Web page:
Acts of Dispossession and the Legitimacy of the State: Australian Regrets

Having seen Rabbit-Proof Fence, it is worth recognizing that there is a semblance of a crisis of legitimacy for the Australian state even in the eyes of some non-Aboriginal Australians, those descended from settlers and immigrant arrivals. There are at least three different ways that Australians have acknowledged that legitimacy is a problem, in light of the history of Aboriginal dispossession.

One, the more radical response, is in favour of ultimate Aboriginal repossession, that is, the idea that non-Aboriginals have no rights to the land, land that should be returned to the traditional owners. Here is the popular Australian rock band advocating, “it’s time to pay the rent,” and “let’s give it [the land] back.”

Even at the highest levels of the Australian political class, for some time there have been members of the elite who recognized that Australian history was grounded in dispossession and conquest. Here is a video from the Australian Labour Party (which has formed a number of governments) from 1992, when then Prime Minister Paul Keating read a speech at Redfern Park in Sydney, to a largely Aboriginal audience (one the occasion of the UN’s International Day for the World’s Indigenous Peoples), recognizing this dispossession in strong, memorable terms:

Another response has been the movement to officially apologize to Aboriginals for their long history of mistreatment, with some forms (such as abducting “half-caste” children continuing up until recent times, the 1970s). Thus on February 13, 2008, then Australian Prime Minister Kevin Rudd, also of the Labour Party, finally issued an official apology. See:

But should there still be doubts as to why we must now act, let the parliament reflect for a moment on the following facts: that, between 1910 and 1970, between 10 and 30 per cent of Indigenous children were forcibly taken from their mothers and fathers; that, as a result, up to 50,000 children were forcibly taken from their families; that this was the product of the deliberate, calculated policies of the state as reflected in the explicit powers given to them under statute; that this policy was taken to such extremes by some in administrative authority that the forced extractions of children of so-called ‘mixed lineage’ were seen as part of a broader policy of dealing with ‘the problem of the Aboriginal population’.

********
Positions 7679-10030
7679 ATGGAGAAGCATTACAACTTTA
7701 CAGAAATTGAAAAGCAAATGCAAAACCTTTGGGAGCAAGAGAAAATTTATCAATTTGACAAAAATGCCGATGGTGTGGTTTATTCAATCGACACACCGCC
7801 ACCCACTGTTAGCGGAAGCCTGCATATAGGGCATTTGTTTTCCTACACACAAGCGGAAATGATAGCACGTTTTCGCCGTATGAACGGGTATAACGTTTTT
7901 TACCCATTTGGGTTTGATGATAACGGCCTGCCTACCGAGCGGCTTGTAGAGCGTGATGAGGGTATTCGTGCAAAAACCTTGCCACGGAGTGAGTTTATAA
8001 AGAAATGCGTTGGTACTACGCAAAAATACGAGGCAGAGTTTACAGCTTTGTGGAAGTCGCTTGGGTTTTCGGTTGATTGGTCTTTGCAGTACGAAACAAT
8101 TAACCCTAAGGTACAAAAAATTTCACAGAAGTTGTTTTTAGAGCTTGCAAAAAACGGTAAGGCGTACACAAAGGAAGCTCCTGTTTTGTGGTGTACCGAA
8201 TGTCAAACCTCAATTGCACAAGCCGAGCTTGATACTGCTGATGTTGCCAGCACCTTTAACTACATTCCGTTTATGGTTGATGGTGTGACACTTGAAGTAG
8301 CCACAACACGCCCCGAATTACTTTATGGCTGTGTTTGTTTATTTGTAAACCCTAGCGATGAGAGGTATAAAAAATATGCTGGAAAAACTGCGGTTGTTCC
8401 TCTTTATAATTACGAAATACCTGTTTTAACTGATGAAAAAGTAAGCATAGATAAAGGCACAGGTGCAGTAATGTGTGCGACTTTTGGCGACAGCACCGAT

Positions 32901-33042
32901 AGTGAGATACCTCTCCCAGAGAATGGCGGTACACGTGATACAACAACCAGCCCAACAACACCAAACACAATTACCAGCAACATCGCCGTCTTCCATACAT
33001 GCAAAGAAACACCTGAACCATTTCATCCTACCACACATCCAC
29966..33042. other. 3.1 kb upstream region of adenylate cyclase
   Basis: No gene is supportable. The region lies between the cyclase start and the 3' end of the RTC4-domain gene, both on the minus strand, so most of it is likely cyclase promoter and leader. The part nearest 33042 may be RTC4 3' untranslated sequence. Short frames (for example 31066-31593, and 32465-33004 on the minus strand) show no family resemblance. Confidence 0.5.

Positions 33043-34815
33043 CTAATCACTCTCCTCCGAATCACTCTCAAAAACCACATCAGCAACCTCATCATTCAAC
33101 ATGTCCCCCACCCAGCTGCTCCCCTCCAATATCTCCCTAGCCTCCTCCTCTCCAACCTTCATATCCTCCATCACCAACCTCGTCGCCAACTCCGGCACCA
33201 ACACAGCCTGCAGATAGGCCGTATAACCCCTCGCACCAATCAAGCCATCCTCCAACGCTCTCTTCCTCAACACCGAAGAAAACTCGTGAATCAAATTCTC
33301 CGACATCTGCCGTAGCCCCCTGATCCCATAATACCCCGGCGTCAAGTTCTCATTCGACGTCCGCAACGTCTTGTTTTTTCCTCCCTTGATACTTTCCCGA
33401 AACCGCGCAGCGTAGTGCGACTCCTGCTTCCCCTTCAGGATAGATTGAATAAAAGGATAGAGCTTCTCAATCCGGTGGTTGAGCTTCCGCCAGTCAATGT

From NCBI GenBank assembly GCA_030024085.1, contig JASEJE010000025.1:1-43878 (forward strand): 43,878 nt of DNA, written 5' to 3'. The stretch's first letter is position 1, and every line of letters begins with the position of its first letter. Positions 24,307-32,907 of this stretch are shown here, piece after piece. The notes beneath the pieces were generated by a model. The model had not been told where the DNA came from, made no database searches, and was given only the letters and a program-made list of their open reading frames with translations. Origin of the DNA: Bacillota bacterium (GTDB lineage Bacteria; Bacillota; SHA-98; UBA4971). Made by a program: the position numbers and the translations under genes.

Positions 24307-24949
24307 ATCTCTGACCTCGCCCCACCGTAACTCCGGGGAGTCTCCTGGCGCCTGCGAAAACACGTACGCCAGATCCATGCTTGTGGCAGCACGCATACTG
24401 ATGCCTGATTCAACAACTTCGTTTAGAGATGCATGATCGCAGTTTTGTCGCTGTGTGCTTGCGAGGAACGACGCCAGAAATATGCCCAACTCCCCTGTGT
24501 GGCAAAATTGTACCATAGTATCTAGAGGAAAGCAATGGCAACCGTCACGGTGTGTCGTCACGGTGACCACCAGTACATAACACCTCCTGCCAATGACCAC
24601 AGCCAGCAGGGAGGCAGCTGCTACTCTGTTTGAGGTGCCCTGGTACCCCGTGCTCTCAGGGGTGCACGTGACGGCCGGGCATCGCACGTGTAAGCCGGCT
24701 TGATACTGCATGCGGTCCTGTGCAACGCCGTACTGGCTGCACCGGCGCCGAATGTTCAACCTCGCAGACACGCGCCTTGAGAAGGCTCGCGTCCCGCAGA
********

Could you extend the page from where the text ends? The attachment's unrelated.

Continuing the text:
One of the most notorious examples of this approach was from the Northern Territory Protector of Natives, who stated:

Generally by the fifth and invariably by the sixth generation, all native characteristics of the Australian aborigine are eradicated. The problem of our half-castes—

to quote the Protector—

will quickly be eliminated by the complete disappearance of the black race, and the swift submergence of their progeny in the white …

The Western Australian Protector of Natives expressed not dissimilar views, expounding them at length in Canberra in 1937 at the first national conference on Indigenous affairs that brought together the Commonwealth and state protectors of natives.

These are uncomfortable things to be brought out into the light.

They are not pleasant.

They are profoundly disturbing.

See also:

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